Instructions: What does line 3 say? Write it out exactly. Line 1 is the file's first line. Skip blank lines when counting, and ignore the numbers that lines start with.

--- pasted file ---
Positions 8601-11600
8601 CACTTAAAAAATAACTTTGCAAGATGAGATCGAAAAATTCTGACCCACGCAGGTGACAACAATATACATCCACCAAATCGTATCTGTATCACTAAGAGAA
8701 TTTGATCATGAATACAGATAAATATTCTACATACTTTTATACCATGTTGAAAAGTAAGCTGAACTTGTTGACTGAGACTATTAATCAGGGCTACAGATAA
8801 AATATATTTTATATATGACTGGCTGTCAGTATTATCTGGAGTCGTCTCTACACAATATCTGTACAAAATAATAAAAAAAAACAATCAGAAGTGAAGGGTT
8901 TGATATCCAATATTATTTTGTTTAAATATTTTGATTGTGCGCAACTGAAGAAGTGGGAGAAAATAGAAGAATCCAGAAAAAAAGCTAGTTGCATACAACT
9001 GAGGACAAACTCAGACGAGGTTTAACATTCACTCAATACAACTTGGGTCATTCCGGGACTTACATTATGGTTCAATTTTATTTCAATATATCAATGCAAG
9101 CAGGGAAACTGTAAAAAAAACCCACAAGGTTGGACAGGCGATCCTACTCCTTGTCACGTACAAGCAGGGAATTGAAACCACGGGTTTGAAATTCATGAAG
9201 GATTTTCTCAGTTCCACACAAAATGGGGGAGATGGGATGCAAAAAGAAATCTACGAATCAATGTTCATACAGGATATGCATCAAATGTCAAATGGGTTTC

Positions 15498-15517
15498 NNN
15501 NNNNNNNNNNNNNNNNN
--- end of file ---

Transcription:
8701 TTTGATCATGAATACAGATAAATATTCTACATACTTTTATACCATGTTGAAAAGTAAGCTGAACTTGTTGACTGAGACTATTAATCAGGGCTACAGATAA